But the consequences went beyond the team itself.  In Hungary the national football side was not just a vehicle for political propaganda, but was also seen by the people as an outlet for Hungarian expression, one of the only areas resisting ‘Russification’ as the Kremlin practiced old fashioned empire building.  Such was their importance, they could mock politicians with impunity.  After defeat in the final, riots in Budapest lasted three days, and took on a political character, possibly even surpassing the levels of consciousness exhibited by Josh and Lawrence when they banged their hands on that Volkswagen after Euro ’96.

The riots were an expression of a rising mood of discontent and rebellion in the country.  The death of Stalin and the slight relaxation of governmental terror in Russia had a trickle down effect on the satellite states.  Vacillating and confused government policies, as hard-line Stalinists competed for influence with the reformist Imre Nagy, were taken advantage of by Hungarian writers and students, who gained in confidence and audacity, calling for greater freedom of expression and independence from Russia.   

On the 23rd October 1956 a demonstration making clear these demands was denounced as ‘fascist’ by the state radio in Budapest, which led to a demonstration outside the station doors.  When a delegation in the station building failed to reappear after a couple of hours the mood in the crowd outside grew tense and suspicious.  As anger mounted, the AVH, the Hungarian ‘secret’ – but uniformed – police opened fire into the peaceful demonstrators.  Fighting then continued through the night, and the Hungarian revolution was underway.

Encouraged by the Anglo-French invasion of Egypt a few months previously, and on request from the Hungarian government, Russian tanks were sent to crush the uprising.  In the street battles that followed, the students and intellectuals that had first articulated the demand for greater freedom were outflanked by the Hungarian working class.  The uprising was given a strongly social revolutionary character as a general strike gripped the country and worker’s councils were set up in the factories and industrial districts of Hungary.  The fiercest fighting took place in the areas with the roughest reputations; intellectuals and students expressed amazement that the demands they had hoped to impress on the top level of government were being carried forward and expanded by the anti-social school kids and small time gangsters known locally as ‘the yobos.’  Over the coming weeks the revolutionary fighters came to be known affectionately as ‘the boys’, even the girls.

Soviet troops were amazed to find that they had been sent to fight working people and not fascists and initially there were several instances of fraternization.  An occasion when Russian tanks joined a Hungarian demonstration was only ended by sudden machine gun fire from nearby roof-tops, presumably fired by the AVH, leaving several dead and causing paranoia and panic.  This wasn’t helped by the efforts of Radio Free Europe, the Cold War broadcasting service of the West, which spread lies and disinformation about the uprising in the hope of giving it a right wing character.  The revolution had its grim side, and the opportunity was taken by reactionaries to crawl out of the woodwork, but the central thrust was strongly socialist and based primarily around the democratically elected workers’ councils which coordinated resistance while presenting the revolutionary programme to both the government and the people.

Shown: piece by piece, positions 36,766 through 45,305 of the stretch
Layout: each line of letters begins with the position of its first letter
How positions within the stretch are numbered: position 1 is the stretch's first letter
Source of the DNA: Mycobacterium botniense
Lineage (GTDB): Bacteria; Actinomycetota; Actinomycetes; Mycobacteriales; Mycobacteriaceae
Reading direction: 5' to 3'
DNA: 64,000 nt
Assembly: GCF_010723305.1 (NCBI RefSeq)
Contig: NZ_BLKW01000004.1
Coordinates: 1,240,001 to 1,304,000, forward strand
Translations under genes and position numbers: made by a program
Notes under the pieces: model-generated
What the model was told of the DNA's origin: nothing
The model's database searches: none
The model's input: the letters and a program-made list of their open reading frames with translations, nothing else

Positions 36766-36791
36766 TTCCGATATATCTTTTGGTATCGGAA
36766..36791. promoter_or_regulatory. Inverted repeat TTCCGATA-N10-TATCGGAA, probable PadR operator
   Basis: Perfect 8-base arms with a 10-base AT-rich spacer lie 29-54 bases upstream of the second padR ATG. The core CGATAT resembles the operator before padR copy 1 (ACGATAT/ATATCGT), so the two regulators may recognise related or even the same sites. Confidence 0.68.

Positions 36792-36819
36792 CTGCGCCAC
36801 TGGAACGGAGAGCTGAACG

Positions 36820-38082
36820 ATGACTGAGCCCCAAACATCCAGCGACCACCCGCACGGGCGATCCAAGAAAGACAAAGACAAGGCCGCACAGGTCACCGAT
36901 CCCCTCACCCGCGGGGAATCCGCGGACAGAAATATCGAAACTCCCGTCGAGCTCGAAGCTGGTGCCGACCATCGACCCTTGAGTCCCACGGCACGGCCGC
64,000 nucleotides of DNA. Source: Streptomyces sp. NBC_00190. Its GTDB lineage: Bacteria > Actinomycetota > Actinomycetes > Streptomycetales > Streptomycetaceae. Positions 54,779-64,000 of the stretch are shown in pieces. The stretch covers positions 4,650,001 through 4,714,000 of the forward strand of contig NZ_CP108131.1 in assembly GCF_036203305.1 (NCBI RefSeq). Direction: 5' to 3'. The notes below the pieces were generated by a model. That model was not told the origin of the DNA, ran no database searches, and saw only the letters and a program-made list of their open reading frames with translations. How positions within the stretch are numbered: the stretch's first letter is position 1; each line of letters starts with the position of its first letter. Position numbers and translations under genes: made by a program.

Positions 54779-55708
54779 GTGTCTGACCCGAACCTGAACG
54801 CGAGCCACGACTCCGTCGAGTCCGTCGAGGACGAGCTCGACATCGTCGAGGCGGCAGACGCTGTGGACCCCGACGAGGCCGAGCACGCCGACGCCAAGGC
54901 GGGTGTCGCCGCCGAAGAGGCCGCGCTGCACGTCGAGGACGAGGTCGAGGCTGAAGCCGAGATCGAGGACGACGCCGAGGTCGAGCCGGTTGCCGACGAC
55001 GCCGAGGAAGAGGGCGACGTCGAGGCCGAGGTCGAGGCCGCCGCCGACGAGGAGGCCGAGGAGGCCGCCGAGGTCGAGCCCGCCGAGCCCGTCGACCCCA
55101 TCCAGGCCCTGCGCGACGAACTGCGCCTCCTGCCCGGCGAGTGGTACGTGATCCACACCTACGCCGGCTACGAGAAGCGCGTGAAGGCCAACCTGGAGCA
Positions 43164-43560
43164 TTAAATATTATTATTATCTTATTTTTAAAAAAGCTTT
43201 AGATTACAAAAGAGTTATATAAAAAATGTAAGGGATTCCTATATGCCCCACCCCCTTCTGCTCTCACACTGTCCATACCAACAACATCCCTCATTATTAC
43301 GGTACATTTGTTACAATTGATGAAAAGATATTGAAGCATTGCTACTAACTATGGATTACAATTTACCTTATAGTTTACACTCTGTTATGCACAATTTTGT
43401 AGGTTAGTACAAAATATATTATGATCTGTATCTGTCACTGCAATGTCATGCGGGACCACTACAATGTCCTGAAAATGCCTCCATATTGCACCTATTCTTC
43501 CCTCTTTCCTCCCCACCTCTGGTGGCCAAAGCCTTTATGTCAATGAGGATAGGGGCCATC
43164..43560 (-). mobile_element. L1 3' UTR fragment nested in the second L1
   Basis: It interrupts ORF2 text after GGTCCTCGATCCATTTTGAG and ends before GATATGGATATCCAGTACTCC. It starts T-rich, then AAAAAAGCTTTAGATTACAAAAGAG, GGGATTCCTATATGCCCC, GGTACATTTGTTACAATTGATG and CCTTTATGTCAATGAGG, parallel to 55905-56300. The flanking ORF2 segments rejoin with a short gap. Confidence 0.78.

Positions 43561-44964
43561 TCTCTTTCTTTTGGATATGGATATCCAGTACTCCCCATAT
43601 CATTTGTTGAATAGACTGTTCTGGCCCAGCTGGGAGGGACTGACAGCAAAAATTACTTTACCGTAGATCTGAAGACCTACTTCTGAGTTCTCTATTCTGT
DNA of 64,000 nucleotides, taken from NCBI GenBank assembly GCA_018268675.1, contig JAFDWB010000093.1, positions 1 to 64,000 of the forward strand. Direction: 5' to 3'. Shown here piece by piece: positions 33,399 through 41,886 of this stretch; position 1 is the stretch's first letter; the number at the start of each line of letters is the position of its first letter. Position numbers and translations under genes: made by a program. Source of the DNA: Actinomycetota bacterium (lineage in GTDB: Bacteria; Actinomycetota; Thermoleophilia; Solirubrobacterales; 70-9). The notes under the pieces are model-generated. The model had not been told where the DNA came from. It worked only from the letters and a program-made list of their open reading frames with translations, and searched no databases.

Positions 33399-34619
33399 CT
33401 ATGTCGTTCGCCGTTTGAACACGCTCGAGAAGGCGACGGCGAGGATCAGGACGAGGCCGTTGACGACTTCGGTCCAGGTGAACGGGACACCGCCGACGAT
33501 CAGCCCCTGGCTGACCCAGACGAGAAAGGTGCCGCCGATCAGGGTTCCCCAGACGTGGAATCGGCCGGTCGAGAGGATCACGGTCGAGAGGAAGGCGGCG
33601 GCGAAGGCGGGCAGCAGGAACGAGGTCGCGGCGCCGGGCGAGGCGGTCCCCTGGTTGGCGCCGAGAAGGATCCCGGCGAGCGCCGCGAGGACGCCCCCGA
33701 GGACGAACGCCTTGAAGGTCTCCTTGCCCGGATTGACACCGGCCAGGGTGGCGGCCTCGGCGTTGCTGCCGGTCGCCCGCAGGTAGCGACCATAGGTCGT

The withdrawal of Soviet troops at the end of October was a temporary tactical measure.  The councils did not disband, the general strike did not end, the need for change was felt all the more by the people after seeing friends and relatives killed for its sake.  The second Soviet intervention was more disciplined and determined.  15 armoured divisions, comprising 6000 tanks, were sent to fight a barely armed people.  The fighting was fierce but doomed.  Above all it was brave; young and old chose to fight to the death rather than meekly surrender to a life of compromise and submission.

Even when the fighters were crushed and their sympathizers in government, including Imre Nagy, abducted, the workers’ councils refused to stop practicing their direct democratic challenge to totalitarianism.  In an increasing atmosphere of repression they held out as the last revolutionary outpost, on general strike and defiant to the last, eventually crushed after months through government violence, arrests and military occupation of factories. 

While this was going on the Honved football team were in Spain for a European game.  Most decided to stay put.  As a result they were banned and pilloried by the Hungarian government.  After months without a contract, during which time he put on a huge amount of weight, the ageing Puskas was offered a contract by Real Madrid.  Based around the attacking partnership he formed with Di Stefano, Puskas and Real won the next 6 consecutive European cups.  Kocsis meanwhile went to Barcelona.  While it is apparent that Puskas, ideologically uncommitted, took up a contract at the first opportunity, there may well be a story behind the Kocsis move; a defector from a country in revolutionary ferment who ended up playing for Catalonia’s rebel club in Franco’s Spain.  But if there is I haven’t heard it.

Sebes was replaced in 1956 by an ideologically sound committee and this committed socialist had to pick over the bones of a faith betrayed by totalitarian bureaucracy and drowned in blood.  Another Hungarian coach, Bela Guttman, left in 1956 for South America, exporting Hungary’s footballing revolution to Brasil.

If the legacy of the Hungarian revolution can be found in the undying hope of a repressed people in the face of overwhelming odds, the liberating spirit in which they played their football continues to be a reason to watch the game.  If the revolution they made, which was ‘more democratic than the capitalist West and more socialist than the Soviet East’, is ever to be revisited, the collective self expression that Shankly and Sebes saw in football will be released from the motives of commerce to animate society at large.